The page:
Ch. 5 Facilitation
Librarians “create the conditions for people to learn,” and they do so through four key areas: access, knowledge, environment, and motivation. They can facilitate two-way conversations by bringing in experts and promoting the expertise of members; they can expand the definition of literacy beyond reading to include literacy in mathematics, finance, technology, and culture in order to strengthen members’ abilities to continue learning. They can create welcoming spaces, both physical and virtual, that inspire and facilitate safe, diverse conversations, and they can motivate members to learn by understanding where they’re at and where they want to go.
Ch. 7 Improve Society
Libraries and librarians make choices that shape their communities, says Lankes. They are neither neutral nor passive. Rather than shy away from this power, librarians can wield it to empower their members and serve their communities. The library mission, argues Lankes, is a mission for social justice, and as trusted, credible community authorities, librarians are in a position to effect real change. By questioning systems and pursuing improvement, seeking diverse community input, protecting the freedom to pursue all ideas, and by continually examining their own beliefs, librarians can create a better world.
We hope to see you at the MLA conference November 14-15! And don’t forget the Library Partner Summit on December 9. We’re looking forward to talking about facilitation and going into these ideas in more depth.
Come on out, have fun, and join the conversation!
The Auburn Public Library is excited to be hosting Discover NASA: From Our Town to Outer Space, a national traveling exhibition from mid-April through early July. It is an inside look at NASA, America’s space agency and covers six key NASA areas: Human Exploration, Earth Science, Mars Exploration, Solar System and Beyond, Aeronautics, and Technology. We are one of seven libraries in the country to be chosen.
The exhibit includes stunning imagery, hands-on activities, and multimedia experiences such as a near real-time kiosk called Eyes on Exoplanets; an immersive experience of astronauts living onboard the International Space Station; a touch table where users can build their own virtual solar systems; two large, touchable meteorite samples; a wind tunnel that’s interactive; and many more engaging activities. Getting young people interested in science and technology can be a challenge, but Discover NASA strives to make it fun.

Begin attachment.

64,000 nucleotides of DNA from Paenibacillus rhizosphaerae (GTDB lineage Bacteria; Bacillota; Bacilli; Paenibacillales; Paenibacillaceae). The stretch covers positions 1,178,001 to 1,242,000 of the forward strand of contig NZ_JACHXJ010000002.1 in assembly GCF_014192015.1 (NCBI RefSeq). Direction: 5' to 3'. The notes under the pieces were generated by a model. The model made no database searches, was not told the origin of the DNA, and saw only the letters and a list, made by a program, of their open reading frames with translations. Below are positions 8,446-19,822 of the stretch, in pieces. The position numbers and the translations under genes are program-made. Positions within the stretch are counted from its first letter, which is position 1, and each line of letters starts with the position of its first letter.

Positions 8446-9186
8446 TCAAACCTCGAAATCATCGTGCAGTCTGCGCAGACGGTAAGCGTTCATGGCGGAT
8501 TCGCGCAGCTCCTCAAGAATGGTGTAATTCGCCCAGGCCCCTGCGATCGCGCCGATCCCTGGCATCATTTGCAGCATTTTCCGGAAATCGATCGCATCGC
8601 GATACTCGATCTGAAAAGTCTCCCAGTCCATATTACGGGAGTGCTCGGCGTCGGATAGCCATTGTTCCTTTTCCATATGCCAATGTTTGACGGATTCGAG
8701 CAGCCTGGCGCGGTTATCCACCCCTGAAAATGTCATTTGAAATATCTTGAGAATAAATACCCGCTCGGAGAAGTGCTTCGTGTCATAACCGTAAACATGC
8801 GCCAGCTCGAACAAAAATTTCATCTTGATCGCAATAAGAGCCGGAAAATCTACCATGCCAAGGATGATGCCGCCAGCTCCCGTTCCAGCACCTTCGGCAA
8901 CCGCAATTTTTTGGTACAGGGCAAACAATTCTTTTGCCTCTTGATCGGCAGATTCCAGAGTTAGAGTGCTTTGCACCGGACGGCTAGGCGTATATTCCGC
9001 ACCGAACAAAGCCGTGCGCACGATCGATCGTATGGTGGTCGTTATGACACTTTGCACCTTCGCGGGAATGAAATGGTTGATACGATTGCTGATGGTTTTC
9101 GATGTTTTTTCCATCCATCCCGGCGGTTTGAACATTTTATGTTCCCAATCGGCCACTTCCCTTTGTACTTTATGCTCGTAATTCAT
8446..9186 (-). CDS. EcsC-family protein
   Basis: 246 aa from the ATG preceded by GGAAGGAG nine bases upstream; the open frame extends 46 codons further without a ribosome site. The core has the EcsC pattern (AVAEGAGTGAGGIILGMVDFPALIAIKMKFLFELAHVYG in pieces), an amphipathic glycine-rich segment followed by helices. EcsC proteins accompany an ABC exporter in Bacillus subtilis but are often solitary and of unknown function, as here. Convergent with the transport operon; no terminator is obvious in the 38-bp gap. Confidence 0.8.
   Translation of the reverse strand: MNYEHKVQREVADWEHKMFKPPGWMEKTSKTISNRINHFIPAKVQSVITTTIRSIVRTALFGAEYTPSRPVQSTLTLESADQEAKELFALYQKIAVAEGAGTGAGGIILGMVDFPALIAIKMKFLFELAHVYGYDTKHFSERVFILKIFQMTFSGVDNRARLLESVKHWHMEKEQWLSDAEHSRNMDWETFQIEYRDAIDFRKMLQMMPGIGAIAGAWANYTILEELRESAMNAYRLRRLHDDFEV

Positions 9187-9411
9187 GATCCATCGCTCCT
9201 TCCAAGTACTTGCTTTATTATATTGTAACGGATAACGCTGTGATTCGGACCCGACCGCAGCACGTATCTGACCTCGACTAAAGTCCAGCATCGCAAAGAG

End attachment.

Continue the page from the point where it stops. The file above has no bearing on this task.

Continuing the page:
APL will also offer a related series of public events and programs to bring STEM (science, technology, engineering and math) activities to children, teens and adults. We are planning to host Mad Science, an astronomy expert, a program on the history of Andover’s Telstar Communications satellite, Northern Stars Planetarium and Portable Educational Services, and many more programs. We will be reaching out to nearby libraries and schools with special invitations to visit APL. The exhibition is free and open to the public during library hours.
Discover NASA: From Our Town to Outer Space was developed by Space Science Institute’s National Center for Interactive Learning (NCIL). It is part of NCIL’s STAR Library Education Network (STAR_Net).
(The material contained above is based upon work supported by NASA under award No. NNX15AB02G, entitled “From our Town to Outer Space: Bringing NASA Science and Engineering to Underserved Communities through a National Public Library Exhibition Program”, or, FOTOS. Any opinions expressed herein are the opinions of the grantee or their partners, and not necessarily that of the funding agency.)
Mamie Anthoine Ney, Director, Auburn Public Library
York Public Library is helping the public “look” at science through this fun film.
Family Film Series
Saturday, December 19, 6:30 p.m.
Disney Pixar presents an inventive animated film that takes you on a journey from the “inside out” to discover the emotional roller coaster inside your head. Grab your pillows and blankets, wear your PJs, and come enjoy the movie along with our complimentary popcorn. Rated PG. 120 minutes.